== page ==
ASK THE ADVOCATE: I am 25 years old and I have the worst case of eczema known on earth! Mostly it’s on my hands. They are so bad that the skin cracks and leaks. I can’t bend my fingers. I need help even getting dressed because my hands are so bad. My doctor has given me creams and sometimes a round of steroids, but nothing helps. Can I qualify?
ANSWER: It’s not a slam dunk, but it sounds like you have a severe case. Atopic dermatitis (eczema) is a condition that makes your skin red and itchy. It’s common in children but can occur at any age. Atopic dermatitis is long lasting (chronic) and tends to flare periodically. It may be accompanied by asthma or hay fever.
No cure has been found for atopic dermatitis. But treatments and self-care measures can relieve itching and prevent new outbreaks. For example, it helps to avoid harsh soaps, moisturize your skin regularly, and apply medicated creams or ointments.
Atopic dermatitis (eczema) signs and symptoms vary widely from person to person and include:
Dry skin and/or Itching, which may be severe, especially at night
Red to brownish-gray patches, especially on the hands, feet, ankles, wrists, neck, upper chest, eyelids, inside the bend of the elbows and knees, and in infants, the face and scalp
Small, raised bumps, which may leak fluid and crust over when scratched
Thickened, cracked, scaly skin
Raw, sensitive, swollen skin from scratching
Atopic dermatitis most often begins before age 5 and may persist into adolescence and adulthood. For some people, it flares periodically and then clears up for a time, even for several years.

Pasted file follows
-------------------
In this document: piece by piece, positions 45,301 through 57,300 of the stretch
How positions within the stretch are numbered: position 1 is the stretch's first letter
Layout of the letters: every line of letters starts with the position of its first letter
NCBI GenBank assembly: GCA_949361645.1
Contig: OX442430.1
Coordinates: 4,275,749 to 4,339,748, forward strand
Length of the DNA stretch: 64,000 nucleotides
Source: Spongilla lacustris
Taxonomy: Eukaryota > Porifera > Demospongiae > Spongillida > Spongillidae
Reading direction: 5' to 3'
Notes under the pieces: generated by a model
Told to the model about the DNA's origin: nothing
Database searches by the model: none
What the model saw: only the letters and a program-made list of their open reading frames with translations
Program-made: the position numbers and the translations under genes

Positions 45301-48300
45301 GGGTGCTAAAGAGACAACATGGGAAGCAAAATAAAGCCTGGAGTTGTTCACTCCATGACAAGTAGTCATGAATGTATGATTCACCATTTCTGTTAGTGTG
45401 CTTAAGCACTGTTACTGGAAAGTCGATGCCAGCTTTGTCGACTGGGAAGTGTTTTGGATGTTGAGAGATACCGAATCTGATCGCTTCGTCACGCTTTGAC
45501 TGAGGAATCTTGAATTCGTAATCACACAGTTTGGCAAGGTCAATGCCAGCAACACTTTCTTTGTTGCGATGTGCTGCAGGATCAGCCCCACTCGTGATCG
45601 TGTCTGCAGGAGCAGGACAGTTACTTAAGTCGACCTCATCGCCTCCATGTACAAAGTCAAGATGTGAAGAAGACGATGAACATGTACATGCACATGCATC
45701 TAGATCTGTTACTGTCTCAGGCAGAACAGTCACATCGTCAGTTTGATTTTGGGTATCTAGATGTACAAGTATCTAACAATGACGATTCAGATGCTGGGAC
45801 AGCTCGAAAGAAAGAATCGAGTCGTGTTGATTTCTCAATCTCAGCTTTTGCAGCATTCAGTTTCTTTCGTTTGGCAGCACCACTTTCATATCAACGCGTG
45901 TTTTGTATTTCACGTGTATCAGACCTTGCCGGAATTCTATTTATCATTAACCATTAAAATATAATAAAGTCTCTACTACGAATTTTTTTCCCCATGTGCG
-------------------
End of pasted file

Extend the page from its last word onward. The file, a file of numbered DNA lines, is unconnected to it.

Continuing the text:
SSA will take into account how extensive your skin lesions are, what parts of the body they affect, the severity of the symptoms, the frequency of your flare ups, how you respond to treatment, and, most importantly how your combination of symptoms, including your pain, affects your ability to perform day to day tasks which would be expected on a job site.
It is important that you remain under a physician’s care and that all treatment is fully documented, including your response, or lack of response to treatment. To qualify for Social Security disability benefits, your condition must continue to hinder you from performing work despite being under medical treatment for at least three months.
Generally speaking, to qualify for benefits with dermatitis, your disabling condition needs to affect both arms/hands, both legs/feet, or one arm and one leg severely enough that you are unable to use them to perform work or your ability to walk from one place to another. The specifics of the SSA’s requirements for skin disorders are covered in Section 8.00 of the Blue Book. Dermatitis, in particular is covered in Listing 8.05 in the Blue Book.
When you file your disability claim, make sure that you have full medical documentation for all flare ups and treatments. It is best if the doctor includes descriptive analysis regarding what kinds of activities you are hindered from performing rather than simply reporting medical finding which may or may not convince an SSA examiner that you are incapable of continuing to work.